: Because of its optical and electrical properties, large surfaces, and compatibility with standard silicon processes, porous silicon is a very interesting material in photovoltaic and microelectromechanical systems technology. In some applications, porous silicon is annealed at high temperature and, consequently, the cylindrical pores that are generated by anodization or stain etching reorganize into randomly distributed closed sphere-like pores. Although the design of devices which involve this material needs an accurate evaluation of its mechanical properties, only few researchers have studied the mechanical properties of porous silicon, and no data are nowadays available on the mechanical properties of sintered porous silicon. In this work we propose a finite element model to estimate the mechanical properties of sintered meso-porous silicon. The model has been employed to study the dependence of the Young's modulus and the shear modulus (upper and lower bounds) on the porosity for porosities between 0% to 40%. Interpolation functions for the Young's modulus and shear modulus have been obtained, and the results show good agreement with the data reported for other porous media. A Monte Carlo simulation has also been employed to study the effect of the actual microstructure on the mechanical properties.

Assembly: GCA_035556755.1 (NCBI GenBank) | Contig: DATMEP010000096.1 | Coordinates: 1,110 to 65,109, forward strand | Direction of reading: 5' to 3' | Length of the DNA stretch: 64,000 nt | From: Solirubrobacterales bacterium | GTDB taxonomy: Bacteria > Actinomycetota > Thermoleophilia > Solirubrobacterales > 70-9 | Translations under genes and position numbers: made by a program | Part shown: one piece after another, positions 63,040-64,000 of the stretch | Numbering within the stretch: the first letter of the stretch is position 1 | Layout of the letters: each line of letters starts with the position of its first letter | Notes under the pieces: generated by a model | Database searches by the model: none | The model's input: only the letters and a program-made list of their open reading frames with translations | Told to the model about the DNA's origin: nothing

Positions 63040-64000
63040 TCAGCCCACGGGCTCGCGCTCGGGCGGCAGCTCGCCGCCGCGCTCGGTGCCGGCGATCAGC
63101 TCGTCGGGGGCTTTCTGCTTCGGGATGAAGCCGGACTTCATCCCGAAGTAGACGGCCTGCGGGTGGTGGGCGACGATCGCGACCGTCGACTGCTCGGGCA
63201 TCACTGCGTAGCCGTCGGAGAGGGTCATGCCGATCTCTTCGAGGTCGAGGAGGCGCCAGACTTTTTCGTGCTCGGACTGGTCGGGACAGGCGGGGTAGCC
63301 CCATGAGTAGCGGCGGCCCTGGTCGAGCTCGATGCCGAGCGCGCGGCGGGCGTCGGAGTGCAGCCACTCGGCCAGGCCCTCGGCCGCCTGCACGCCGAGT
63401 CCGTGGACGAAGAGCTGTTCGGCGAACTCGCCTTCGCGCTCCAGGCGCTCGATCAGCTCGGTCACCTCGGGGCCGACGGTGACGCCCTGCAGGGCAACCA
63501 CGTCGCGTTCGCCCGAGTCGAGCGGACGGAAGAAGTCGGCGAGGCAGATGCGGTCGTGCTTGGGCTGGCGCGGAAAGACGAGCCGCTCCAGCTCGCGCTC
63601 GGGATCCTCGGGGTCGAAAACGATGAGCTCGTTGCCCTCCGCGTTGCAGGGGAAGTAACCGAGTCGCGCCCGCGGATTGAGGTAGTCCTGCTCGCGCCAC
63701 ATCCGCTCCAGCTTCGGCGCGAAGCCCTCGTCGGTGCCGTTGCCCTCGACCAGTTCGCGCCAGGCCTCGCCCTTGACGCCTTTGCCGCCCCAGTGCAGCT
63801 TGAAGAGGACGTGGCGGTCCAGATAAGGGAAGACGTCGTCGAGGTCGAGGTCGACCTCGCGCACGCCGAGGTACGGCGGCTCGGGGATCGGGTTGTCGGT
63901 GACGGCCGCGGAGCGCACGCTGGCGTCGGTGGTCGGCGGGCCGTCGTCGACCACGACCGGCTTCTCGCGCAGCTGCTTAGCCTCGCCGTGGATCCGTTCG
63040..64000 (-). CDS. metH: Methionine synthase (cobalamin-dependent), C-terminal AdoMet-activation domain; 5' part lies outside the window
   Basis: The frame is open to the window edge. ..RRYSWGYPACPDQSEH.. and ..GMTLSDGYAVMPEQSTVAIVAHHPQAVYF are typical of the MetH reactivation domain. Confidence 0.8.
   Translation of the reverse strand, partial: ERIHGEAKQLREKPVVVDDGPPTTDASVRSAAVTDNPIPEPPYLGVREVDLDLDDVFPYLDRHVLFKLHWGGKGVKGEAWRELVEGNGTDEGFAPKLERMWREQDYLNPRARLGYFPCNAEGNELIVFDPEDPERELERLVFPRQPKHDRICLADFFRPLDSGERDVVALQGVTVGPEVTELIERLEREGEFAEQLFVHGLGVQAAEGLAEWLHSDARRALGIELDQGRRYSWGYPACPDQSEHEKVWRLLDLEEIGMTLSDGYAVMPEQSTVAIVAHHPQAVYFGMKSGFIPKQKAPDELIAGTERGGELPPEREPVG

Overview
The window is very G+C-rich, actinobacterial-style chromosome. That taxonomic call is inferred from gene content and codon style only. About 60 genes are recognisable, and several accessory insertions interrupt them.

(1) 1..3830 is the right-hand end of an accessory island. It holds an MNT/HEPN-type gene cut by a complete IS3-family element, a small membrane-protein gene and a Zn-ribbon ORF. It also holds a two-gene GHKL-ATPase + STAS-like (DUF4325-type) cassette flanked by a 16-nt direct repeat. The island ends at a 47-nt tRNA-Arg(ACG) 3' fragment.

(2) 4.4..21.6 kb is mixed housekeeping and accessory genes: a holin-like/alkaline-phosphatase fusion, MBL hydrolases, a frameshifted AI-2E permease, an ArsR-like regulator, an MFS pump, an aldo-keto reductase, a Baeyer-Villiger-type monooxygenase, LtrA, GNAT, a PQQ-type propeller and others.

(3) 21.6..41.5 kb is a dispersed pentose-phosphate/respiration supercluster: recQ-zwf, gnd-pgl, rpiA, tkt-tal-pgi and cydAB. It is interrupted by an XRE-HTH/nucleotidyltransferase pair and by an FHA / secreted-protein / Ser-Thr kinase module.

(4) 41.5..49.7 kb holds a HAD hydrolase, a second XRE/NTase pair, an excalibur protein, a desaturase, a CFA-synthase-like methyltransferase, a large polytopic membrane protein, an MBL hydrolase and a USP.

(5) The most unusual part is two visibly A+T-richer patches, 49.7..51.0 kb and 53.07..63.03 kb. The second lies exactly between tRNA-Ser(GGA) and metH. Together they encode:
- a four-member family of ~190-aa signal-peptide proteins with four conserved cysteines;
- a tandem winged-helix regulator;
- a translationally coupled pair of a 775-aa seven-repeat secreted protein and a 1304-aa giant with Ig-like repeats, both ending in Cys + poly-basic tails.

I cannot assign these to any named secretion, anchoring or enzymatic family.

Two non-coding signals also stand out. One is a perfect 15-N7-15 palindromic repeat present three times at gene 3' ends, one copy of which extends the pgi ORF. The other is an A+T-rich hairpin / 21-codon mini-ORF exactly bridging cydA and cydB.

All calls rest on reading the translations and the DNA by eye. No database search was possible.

No MeSH data available.


Related in: MedlinePlus

PSi degree of anisotropy as function of porosity. Degree of anisotropy computed as for both the upper and lower bounds as function of porosity.